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Forever Young

Nothing escapes the attention of those eagle-eyed observers at the venerable Atlantic Monthly’s website, and they have lately noticed that young people are delaying adulthood.

Senior editor Derek Thompson discovered this phenomenon by examining data that show the “millennial generation” is staying in school longer, living at parents’ homes more often, marrying later, and putting off having children. He might have saved himself some rather dull research by simply looking around at all the fully grown people wearing backwards ball caps, oversized t-shirts, and baggy shorts as they ride their scooters to another marathon session of video game playing, or just eavesdropped on the inarticulate jabber that passes for youthful conversation, but a high-brow publication such as The Atlantic probably demands some data to go along with its observations.

Thompson attributes this extended adolescence to the recession, which has inflicted a 16 percent unemployment rate on 16- to 24-year-olds and cut their median earnings than more than any other age cohort, but we suspect it has more to do with the culture than the economy. America’s aversion to adulthood predates the economic downturn by many years, going back at least as far as the ‘60s era of “don’t trust anyone over 30,” and is common among all of the baby-boom-and-under generations. The average video game player is 37, people are dressing like 13-year-olds into their 40s, and we notice a good many gray pony-tails poking out of those backwards ball caps.

Popular music once celebrated the domesticated lifestyle with songs such as “Nice Work if You Can Get It” and “The Folks Who Live on the Hill,” but that has long since been supplanted by a rock ‘n’ roll sensibility that rebels against such mundane satisfactions. Bob Dylan warbled an admonition to his fellow baby-boomers to remain “Forever Young,” John Cougar Mellencamp urged a later generation to “hold on to 16 as long as you can,” the current batch of rockers seem to be ironically following their elders’ advice, and hip-hop seems to argue for parenthood without adulthood.

When the movies aren’t based on comic books, that staple of juvenile literature, they’re often comedies about handsome men refusing to grow up. Actors such as Vince Vaughn, Owen Wilson, and Jack Black seem to have made careers out of the role. Television is similarly full of Peter Pan characters, such as the aging hipster woman on that crime show and the t-shirted twenty-somethings on that sit-com about the young folks who hang out together, and the advertisements are largely populated by youthfully disheveled slackers. The popular novels, we’re told, are mostly about vampires.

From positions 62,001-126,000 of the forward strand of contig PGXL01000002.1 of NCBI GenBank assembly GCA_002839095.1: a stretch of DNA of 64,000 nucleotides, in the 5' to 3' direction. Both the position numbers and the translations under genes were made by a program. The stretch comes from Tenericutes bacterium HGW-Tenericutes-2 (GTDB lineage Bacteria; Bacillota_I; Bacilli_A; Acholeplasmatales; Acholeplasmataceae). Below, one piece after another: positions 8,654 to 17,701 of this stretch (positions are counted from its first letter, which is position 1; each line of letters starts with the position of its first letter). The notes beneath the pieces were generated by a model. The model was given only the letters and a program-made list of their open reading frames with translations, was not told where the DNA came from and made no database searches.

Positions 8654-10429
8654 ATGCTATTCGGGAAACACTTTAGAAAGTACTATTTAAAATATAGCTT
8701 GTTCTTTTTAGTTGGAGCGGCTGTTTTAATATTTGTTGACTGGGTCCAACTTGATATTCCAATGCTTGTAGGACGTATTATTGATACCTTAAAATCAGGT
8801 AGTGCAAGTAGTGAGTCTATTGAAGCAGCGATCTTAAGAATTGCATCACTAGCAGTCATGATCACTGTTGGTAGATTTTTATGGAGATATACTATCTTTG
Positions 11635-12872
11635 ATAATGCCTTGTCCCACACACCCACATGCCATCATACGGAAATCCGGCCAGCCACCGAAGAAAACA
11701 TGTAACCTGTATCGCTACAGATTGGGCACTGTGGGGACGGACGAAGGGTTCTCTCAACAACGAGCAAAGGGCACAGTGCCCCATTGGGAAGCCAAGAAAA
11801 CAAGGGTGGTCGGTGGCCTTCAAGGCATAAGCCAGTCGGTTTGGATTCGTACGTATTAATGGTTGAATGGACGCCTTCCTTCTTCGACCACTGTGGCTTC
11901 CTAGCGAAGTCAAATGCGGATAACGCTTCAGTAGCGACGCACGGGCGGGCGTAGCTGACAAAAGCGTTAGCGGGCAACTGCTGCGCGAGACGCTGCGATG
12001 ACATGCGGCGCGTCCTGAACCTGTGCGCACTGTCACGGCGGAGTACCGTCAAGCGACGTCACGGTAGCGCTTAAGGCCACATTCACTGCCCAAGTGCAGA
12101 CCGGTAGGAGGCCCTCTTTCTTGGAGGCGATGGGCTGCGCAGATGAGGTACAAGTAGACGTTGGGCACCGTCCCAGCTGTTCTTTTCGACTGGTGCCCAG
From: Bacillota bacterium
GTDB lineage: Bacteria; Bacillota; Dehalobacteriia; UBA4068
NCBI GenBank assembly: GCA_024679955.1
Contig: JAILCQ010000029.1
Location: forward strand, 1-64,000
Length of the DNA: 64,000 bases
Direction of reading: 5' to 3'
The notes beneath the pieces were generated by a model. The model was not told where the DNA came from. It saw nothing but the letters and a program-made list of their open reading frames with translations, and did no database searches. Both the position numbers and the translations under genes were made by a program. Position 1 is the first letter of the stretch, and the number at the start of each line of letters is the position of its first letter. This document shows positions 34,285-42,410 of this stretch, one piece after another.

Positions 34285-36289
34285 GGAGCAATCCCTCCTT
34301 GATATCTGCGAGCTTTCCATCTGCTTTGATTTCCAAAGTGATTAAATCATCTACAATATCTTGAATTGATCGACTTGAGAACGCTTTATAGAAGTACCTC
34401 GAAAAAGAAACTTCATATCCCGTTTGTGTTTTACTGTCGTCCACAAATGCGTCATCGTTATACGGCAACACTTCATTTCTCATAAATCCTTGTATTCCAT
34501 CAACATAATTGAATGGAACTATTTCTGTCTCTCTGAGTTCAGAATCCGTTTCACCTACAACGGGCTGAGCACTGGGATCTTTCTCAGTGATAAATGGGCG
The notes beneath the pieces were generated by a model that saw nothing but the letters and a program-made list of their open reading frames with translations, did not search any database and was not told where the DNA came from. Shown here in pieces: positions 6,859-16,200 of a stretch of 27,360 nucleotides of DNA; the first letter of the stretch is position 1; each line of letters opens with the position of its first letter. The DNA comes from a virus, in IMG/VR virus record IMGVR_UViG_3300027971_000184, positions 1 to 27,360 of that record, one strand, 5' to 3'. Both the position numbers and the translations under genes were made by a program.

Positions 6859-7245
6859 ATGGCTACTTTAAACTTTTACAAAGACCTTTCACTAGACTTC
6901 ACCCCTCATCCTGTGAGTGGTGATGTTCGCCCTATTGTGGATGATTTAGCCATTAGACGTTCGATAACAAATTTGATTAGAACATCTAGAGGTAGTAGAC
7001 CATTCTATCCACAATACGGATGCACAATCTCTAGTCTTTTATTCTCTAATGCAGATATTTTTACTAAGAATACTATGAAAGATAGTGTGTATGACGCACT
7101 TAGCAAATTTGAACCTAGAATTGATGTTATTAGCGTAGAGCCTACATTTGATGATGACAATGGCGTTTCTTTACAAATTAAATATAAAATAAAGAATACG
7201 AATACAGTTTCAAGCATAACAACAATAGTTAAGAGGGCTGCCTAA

The political class has long accommodated this trend. The Obamacare bill’s purportedly popular provision extending parents’ health insurance to 26-year-old children is one notable example, but there are also the government incentives to endlessly extend education through easily obtained student loans, subsidies for illegitimacy, and a host of other policies. All of modern liberalism indulges the youthful notions of entitlement, no responsibility, hostility to traditional institutions, and putting it all on the credit card, which is probably why it can always count on the youth vote even when the young unemployment rate is 16 percent.

Perhaps the recession has exacerbated this longtime trend, but we can’t help thinking back to the old-timers who once lamented that the Great Depression had forced them to grow up young, and we can’t help recalling that they did. A prolonged adolescence was formerly something that young people felt they could afford during the long and presumably eternal economic boom, and now they find that adulthood is something they can’t afford during the hard times. Either way, it seems they’ll stay forever young, like it or not.

— Bud Norman

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